Today is not about what he did or did not do as President of the United States. That discussion (debate) will have to wait for another day. Today is about the man, his wife and their children; and why they’ll be missed.
It’s probably fair to say his 2008 win was not predicted, at least not when he first announced his candidacy. How could it have been? The young, relative newcomer was hardly a household name, even after he delivered the keynote address at the 2004 Democratic National Convention, although he did get a lot of tongues wagging about what might be, down the road.
I wonder, though, if anyone, including Barack Obama, ever expected “down the road” would come so quick.
But 2008 it was and it didn’t take long for America, and the rest of the world, to get caught up in his message of hope, to get swept away by the passionate, energetic senator from Chicago, the master orator with the Martin Luther King-esque delivery.
And the next thing we knew, Hillary Clinton was out; and Barack Obama was in. I watched him accept the nomination. It was goose bump making. For his inauguration I was in India. Before leaving I told my travel agent that I didn’t care where we’d be on “the” day, I had to watch the proceedings on TV.
As it turned out, we were pretty much at the end of our trip in Munnar, a remote hill station in Kerala (southern India). Our resort was on a tea plantation, 7500 feet above sea level and, unlike the rest of the spots we visited, where every hotel room had Wi-Fi and a flat-screen TV, technology was not quite as accessible at this more rustic locale.
However, there was one television, in a private room off the dining room, and the staff kindly obliged. It was 1:30 in the morning and, as it turned out, I wasn’t alone. With me were travelers from other parts of India, Germany, France, Japan, Australia and a couple of Americans who, like me, wanted to both witness, and be a part of, the historic moment.
There we sat, verklempt (Yiddish for emotional), watching it all unfold, as it happened, on
CNN. It’s a memory that will be with me forever.
Little did we know what a difference 24 hours would make. Because the Republicans had a plan to derail Obama’s presidency right from the start. And still worse are the vicious, cruel, slanderous and personal insults, innuendos, slurs, barbs and racist remarks that have been leveled, continuously, at the President, his wife Michelle and their girls.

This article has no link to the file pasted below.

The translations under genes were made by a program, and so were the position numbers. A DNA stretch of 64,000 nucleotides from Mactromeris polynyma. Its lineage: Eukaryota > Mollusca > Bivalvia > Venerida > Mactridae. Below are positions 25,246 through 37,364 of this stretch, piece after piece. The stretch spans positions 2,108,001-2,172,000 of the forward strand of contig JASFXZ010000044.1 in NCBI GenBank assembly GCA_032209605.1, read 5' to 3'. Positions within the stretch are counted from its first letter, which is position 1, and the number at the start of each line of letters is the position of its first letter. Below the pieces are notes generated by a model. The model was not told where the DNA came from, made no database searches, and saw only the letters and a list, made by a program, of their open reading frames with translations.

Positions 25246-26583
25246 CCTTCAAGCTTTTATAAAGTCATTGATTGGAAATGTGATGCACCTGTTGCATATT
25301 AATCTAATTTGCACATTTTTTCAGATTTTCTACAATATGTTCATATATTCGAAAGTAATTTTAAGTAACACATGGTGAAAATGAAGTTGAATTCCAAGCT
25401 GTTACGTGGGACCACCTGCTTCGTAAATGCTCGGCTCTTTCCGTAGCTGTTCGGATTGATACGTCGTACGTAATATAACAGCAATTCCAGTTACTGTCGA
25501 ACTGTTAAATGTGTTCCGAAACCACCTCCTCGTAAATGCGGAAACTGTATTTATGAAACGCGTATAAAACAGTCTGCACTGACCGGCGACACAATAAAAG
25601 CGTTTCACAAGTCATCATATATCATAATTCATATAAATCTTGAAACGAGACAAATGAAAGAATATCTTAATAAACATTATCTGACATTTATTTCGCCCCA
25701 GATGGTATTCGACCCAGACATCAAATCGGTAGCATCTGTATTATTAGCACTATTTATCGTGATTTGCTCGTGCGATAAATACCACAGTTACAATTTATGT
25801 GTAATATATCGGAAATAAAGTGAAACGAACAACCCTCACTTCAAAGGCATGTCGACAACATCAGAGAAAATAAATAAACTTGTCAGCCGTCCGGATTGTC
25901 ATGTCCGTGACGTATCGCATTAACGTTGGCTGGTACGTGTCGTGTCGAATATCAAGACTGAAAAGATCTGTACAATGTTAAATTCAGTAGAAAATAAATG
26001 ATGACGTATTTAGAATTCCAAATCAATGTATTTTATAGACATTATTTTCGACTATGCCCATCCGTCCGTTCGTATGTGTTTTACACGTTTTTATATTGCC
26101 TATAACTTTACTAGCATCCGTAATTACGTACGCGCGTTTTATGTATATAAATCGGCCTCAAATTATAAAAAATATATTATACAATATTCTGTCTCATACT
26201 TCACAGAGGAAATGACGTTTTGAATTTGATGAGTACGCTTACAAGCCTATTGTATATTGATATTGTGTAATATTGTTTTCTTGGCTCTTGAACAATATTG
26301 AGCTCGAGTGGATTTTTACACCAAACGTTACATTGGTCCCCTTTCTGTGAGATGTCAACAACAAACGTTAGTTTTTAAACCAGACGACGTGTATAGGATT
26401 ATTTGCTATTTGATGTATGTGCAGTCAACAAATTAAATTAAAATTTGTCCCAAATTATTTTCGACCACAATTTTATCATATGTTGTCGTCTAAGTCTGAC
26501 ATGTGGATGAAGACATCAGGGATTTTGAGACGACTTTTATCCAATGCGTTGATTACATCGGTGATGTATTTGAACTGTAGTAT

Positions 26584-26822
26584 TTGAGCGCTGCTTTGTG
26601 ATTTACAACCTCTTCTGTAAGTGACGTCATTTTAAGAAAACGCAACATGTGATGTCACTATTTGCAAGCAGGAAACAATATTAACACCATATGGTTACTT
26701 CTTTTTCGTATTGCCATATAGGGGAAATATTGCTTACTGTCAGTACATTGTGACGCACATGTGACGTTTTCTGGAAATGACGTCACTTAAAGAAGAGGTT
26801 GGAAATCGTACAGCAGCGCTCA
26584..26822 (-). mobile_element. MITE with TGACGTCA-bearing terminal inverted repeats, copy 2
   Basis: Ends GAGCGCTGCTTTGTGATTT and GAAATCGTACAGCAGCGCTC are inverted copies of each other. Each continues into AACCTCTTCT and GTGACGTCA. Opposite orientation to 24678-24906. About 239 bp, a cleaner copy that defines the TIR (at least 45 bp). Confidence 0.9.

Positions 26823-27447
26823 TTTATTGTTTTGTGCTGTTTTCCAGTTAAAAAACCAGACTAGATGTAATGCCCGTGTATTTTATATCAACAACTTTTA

Barack Obama was in office for barely two months when a New York tabloid published a cartoon that portrayed him as a monkey. A California mayor distributed a photo of watermelons on the White House lawn. A widely-circulated email referred to him as “the magic mulatto” and showed a cartoon of him with large ears and a wide nose.
This past spring Fox News had to disable the comments section of an article about Malia Obama because of readers posting racist comments. And the mayor of West Virginia was forced to resign after he called Michelle Obama “an ape in heels.”
Ahhh, and how can we forget the “birther movement,” which dates back much further than 2011, when Donald Trump started questioning Barack Obama’s birthplace. Or Trump accusing Obama of being “the founder of ISIS.”
The last eight years have hardly been America’s finest.
Through it all, however, this family has stood tall — resolute, proud, dignified. Never letting on how hurt, how insulted, how devastated, how disappointed and yes, how justifiably angry they must have been, may still be, may always be.
Michelle Obama explained it so profoundly: “When they go low” she said, “we go high.”
Easier said than done. But the Obamas showed us how. They showed their daughters. They showed America. They showed the world. And for that, for the honour, integrity, decency and grace they brought with them, for everything they did and all they tried to do, we owe them our gratitude, admiration and respect.
Then we’ll have the next four years to reflect upon all we lost when the Obamas left the White House for the very last time.